How To Properly Deal With a Co-Founder Leaving Your Startup

Stefan Nageyby Stefan Nagey • 4 min readpublished March 28, 2021

How to break up with your co-founder

Choosing the right co-founder is one of the most important decisions you will make as a startup founder. Think of the relationship between co-founders as more than just that between business partners. You will want to cultivate a long-term, close working relationship with your founding team. However, just like any other relationship, your business partnership with your co-founders may not work out in the end.

The departure of one of the founders can have a huge impact on a startup, particularly when you are raising funds from investors. You will want to make sure to take the appropriate legal steps when parting ways with one of your startup’s co-founders.

In this article you’ll find information on:

  • What steps you can take to avoid a messy break up with your co-founder
  • What are the reasons why your co-founder might want to leave your company
  • How to handle your co-founders departure
  • What happens after a co-founder leaves a startup

Messy breakup? Not with Capbase

When you incorporate with Capbase, your secure document room keeps all your contracts synced in one place. Send agreements to your co-founders with a few clicks, and protect yourself against fallout from future disagreements.

How to Avoid Messy Co-Founder Exits

There are several steps that you can take when first starting your company to make the departure of a co-founder easier to deal with down the road.

One critical way to protect you and your company should one of the founders leave a startup is to always have vesting provisions on founder shares. If your co-founder leaves before their shares are fully vested, the company will be able to take ownership of the unvested shares, avoiding the situation where there is “dead equity” on the startup’s cap table. This term denotes when there are shareholders in the corporation who hold a sizable amount of shares and no longer contribute to the development of the company. Vesting schedules for founder shares can mitigate the risks of any future ownership disputes if one of the founders leaves the company. Capbase makes it easy to setup and customize vesting schedules when issuing equity to co-founders and company employees.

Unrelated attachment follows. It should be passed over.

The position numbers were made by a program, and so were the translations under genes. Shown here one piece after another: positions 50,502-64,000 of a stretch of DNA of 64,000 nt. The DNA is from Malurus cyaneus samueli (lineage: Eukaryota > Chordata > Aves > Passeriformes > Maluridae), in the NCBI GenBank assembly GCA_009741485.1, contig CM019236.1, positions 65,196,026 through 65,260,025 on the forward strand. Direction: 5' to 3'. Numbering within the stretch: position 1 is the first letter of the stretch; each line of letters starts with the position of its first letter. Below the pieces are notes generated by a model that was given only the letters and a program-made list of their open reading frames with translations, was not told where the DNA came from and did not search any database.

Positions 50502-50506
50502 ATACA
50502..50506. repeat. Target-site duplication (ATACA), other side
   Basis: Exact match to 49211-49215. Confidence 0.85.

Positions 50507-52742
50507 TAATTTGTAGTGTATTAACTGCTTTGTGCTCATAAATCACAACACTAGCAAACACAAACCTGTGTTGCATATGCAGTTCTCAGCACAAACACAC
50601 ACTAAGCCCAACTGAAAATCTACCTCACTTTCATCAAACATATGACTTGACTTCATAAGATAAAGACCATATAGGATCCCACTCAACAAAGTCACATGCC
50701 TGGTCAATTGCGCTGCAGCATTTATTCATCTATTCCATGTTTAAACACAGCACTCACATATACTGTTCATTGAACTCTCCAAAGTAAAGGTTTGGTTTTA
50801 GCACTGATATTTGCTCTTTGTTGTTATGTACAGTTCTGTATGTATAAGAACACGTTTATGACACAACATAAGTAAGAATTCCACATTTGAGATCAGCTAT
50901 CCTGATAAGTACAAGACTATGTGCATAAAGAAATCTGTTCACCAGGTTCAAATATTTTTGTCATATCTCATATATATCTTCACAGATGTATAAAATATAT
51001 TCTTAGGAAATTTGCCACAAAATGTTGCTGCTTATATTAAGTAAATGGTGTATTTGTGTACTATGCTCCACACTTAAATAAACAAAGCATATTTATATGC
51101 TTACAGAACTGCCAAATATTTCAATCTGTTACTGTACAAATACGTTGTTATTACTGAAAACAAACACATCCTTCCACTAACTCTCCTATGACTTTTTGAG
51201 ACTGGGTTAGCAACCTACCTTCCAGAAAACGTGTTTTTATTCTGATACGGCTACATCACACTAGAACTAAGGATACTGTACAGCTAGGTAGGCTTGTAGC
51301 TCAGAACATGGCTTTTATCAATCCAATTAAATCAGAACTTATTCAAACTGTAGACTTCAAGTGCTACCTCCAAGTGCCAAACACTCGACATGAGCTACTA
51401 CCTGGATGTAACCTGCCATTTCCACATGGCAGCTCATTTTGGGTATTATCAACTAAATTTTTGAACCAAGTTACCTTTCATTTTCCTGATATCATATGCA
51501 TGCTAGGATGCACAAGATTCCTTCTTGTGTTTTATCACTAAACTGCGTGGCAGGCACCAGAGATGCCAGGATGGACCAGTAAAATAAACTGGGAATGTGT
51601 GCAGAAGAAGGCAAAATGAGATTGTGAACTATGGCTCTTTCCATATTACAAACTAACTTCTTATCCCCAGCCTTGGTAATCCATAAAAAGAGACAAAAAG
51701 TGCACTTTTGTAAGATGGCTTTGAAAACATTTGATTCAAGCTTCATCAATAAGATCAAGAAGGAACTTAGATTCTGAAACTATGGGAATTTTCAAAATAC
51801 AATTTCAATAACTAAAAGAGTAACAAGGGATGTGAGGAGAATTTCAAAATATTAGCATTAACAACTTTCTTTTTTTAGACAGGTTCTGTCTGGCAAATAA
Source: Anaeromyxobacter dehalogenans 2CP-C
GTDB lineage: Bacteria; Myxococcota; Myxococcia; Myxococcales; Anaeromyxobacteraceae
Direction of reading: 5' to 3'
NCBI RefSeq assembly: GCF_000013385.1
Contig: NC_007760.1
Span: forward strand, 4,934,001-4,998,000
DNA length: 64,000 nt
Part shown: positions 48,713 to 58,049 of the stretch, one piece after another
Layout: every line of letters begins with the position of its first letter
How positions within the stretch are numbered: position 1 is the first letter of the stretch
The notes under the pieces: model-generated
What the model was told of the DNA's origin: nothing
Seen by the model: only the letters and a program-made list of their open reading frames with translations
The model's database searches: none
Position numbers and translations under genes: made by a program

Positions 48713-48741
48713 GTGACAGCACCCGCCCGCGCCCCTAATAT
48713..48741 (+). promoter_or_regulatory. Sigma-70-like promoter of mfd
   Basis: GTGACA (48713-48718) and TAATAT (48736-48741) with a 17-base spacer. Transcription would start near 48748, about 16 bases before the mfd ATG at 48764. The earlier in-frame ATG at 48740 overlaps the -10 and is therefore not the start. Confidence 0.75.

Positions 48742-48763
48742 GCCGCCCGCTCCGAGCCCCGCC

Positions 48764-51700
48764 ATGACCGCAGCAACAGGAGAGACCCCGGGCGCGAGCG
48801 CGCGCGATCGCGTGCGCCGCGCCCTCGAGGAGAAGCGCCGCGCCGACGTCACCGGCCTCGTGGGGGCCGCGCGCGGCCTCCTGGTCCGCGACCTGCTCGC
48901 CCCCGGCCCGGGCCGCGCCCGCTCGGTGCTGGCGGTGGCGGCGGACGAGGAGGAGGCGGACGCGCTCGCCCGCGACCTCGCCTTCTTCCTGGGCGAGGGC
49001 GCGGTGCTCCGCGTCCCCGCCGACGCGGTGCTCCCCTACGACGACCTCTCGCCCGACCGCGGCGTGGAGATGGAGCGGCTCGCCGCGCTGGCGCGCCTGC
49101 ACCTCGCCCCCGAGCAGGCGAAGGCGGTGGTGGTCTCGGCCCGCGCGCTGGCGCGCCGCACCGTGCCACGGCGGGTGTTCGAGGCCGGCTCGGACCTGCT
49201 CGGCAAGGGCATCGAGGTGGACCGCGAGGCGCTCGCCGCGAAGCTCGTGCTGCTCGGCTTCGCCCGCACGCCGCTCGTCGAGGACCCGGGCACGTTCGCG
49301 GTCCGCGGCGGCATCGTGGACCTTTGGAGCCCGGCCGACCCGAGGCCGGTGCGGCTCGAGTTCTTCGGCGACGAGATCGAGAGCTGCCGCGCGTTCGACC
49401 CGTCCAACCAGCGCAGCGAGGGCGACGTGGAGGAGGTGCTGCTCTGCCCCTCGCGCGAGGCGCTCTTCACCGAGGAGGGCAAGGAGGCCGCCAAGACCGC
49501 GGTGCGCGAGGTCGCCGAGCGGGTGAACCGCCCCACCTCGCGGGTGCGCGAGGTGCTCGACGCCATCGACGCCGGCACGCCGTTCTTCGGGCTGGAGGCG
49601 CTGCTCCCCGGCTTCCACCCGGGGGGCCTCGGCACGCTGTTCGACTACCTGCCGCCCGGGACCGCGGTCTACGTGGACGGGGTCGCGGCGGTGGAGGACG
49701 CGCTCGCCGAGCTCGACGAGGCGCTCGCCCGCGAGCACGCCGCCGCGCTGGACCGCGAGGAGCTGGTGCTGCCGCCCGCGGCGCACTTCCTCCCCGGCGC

One famous real-world example where founder equity was not handled properly is Zipcar. Many years before Zipcar became a successful business, the founders entered into an agreement with a 50/50 equity split in the company. When the relationship between the founders went sour, one of the co-founders, Antje Danielsen, was forced out. However, because her stock was not subject to vesting, she retained half the shares in the company even though she was no longer involved in any way!

Another way that startups can protect themselves in the event of the departure of one of the founders is by having each of the founders sign a confidential information and invention assignment agreement with the company prior to beginning work on the startup. This agreement protects the company’s confidential information and assigns the ownership of the inventions and work product of the founders to the company. By signing these agreements, you can potentially avoid a situation in which your co-founder leaves, claims possession of the startup’s intellectual property, and builds a competing company.

Why Your Co-Founder Might Leave Your Startup

A co-founder leaving a startup is certainly not an uncommon event in the startup world and there are several reasons why someone might choose to leave their own company. In some cases, a co-founder may leave to pursue other professional goals, like a full-time role at another company. Depending on their personal and financial circumstances, they may also choose to leave because they cannot endure the financial hardship (most startup founders don’t pay themselves much salary when first getting started) or personal stress of building a startup.